All of this has eroded traditional notions of what constitutes a complete education. Because of the way “achievement gaps” are measured — using scores on standardized reading and math tests — any effort to “close the achievement gap” must necessarily focus on instruction in reading and math. Hence many schools, particularly those at risk of getting failing grades under NCLB, have fixated on reading and math exclusively; other subjects — art and music, foreign language, history, even science — have been set aside to make more time and resources available for remedial instruction. The New York Times has reported that, in Sacramento, California, poorly performing students are permitted to enroll only in math, reading, and gym, in a mad dash to help close the achievement gap. The Wall Street Journal has reported that, facing budget pressures and a relentless press to drive up reading and math scores among the least proficient students, school districts nationwide are axing foreign-language instruction. Indeed, according to the Center for Applied Linguistics, between 1997 and 2008, the share of U.S. elementary schools offering foreign-language classes fell by roughly one-fifth.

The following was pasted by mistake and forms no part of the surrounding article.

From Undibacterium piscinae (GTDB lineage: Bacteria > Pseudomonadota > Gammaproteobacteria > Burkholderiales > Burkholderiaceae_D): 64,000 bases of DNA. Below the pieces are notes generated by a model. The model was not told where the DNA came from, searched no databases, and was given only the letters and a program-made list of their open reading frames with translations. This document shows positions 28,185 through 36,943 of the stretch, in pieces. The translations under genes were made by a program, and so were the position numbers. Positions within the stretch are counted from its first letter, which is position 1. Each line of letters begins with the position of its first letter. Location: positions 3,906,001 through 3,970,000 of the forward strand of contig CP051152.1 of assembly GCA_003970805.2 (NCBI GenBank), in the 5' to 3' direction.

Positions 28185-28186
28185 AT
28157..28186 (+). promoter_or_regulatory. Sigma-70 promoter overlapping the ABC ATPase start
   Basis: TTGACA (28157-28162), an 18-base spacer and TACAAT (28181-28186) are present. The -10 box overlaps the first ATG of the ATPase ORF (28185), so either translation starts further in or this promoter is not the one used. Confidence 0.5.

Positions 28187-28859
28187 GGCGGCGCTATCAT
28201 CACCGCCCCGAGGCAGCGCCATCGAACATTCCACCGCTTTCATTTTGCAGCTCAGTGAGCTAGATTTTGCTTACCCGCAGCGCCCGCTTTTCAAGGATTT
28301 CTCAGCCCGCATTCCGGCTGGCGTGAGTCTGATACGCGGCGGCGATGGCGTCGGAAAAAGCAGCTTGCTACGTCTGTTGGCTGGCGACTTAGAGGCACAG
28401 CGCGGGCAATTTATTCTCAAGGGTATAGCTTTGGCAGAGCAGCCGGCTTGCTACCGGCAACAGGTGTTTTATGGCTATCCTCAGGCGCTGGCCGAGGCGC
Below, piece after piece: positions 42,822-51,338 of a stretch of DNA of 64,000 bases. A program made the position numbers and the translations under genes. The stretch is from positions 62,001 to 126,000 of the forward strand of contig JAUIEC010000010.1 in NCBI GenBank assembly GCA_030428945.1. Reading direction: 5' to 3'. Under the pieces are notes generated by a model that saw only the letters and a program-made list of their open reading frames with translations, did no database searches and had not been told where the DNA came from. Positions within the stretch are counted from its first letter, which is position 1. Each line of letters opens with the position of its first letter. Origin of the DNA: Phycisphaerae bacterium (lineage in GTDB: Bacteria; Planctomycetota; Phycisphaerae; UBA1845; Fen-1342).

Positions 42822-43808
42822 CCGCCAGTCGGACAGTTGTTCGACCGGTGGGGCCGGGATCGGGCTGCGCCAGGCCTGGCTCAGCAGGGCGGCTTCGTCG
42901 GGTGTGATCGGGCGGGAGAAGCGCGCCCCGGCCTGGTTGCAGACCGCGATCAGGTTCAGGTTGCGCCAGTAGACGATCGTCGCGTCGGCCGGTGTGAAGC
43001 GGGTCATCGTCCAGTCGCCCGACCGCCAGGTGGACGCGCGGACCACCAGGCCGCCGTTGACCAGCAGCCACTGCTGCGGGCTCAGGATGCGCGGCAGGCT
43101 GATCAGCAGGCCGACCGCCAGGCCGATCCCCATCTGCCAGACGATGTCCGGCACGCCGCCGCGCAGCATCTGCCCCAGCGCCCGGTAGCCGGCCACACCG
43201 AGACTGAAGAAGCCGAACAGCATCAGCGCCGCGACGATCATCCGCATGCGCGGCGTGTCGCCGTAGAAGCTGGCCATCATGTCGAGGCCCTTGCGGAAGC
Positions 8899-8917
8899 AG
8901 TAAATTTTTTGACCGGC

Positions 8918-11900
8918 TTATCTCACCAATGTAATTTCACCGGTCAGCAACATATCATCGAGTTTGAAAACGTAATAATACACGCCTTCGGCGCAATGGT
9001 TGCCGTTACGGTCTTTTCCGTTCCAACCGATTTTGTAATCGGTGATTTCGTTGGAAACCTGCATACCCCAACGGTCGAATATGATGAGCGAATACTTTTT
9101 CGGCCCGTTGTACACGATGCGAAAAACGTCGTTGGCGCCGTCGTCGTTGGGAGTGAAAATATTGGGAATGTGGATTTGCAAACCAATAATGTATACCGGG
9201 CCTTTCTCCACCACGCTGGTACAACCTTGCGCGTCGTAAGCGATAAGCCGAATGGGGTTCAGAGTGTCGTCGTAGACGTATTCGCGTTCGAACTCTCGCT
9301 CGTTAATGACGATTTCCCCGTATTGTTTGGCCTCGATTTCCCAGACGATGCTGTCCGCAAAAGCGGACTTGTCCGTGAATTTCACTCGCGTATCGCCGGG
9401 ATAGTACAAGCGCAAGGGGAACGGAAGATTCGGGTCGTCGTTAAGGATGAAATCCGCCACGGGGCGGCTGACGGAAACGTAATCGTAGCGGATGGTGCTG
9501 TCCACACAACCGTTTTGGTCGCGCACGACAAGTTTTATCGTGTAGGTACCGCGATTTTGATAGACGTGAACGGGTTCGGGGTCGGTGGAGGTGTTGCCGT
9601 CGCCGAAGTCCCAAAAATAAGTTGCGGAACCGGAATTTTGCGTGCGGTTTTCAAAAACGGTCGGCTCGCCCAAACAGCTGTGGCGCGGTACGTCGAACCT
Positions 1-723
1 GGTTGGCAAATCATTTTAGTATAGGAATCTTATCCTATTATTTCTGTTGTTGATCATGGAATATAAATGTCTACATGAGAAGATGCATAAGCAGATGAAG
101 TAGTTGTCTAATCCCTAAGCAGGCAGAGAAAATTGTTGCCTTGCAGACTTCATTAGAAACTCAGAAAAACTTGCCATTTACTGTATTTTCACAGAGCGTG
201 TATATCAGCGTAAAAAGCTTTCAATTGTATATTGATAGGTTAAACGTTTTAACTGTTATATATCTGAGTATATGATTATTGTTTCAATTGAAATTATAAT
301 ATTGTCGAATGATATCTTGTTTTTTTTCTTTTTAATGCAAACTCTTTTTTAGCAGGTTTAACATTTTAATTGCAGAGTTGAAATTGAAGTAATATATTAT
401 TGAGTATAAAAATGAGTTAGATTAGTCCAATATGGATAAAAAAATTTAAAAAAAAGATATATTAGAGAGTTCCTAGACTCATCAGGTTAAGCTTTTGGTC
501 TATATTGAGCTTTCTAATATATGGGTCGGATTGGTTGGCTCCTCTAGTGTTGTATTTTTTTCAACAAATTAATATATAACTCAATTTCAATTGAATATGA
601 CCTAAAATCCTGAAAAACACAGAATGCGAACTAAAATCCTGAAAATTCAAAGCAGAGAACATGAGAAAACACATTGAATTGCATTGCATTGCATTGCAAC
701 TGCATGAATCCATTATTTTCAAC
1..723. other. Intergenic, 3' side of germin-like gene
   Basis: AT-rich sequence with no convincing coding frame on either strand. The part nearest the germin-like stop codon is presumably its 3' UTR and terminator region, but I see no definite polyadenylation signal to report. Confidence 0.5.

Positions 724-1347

I’ve got nothing against raising achievement for low-achieving students, of course. That’s part of the teacher’s job. But when it comes at the expense of the higher-achieving students, we arrive at a much more complicated set of tradeoffs. We should not rush headlong into these choices. Robbing Peter to pay Paul is not really solving anything at all, even if it helps Paul a tiny bit. And it isn’t even doing that very well, because in large part, the problems faced by minorities – and really, that’s essentially what this is about – in poor urban schools are more basic and fundamental than anything the schools can do for them. When kids are getting killed in the streets and 12 year old boys join street gangs, whether via pressure or desire, they aren’t that focused on tomorrow’s spelling test.

Think about what this policy says: let some kids essentially learn on their own, because (so we’re told) the fulfillment of their potential is not as important as that of other children. And we rely on government testing to separate them out for us, and put them into two groups that receive vastly different levels of service. And we devote untold hours to just two subjects, reading and math, leaving everything else in the dust, despite the proven fact that reading comprehension is based on background knowledge in a wide array of subjects. And we do all this in taxpayer-funded schools, where discrimination based on every characteristic under the Sun is illegal. Except for being smart, apparently. Or perhaps, white.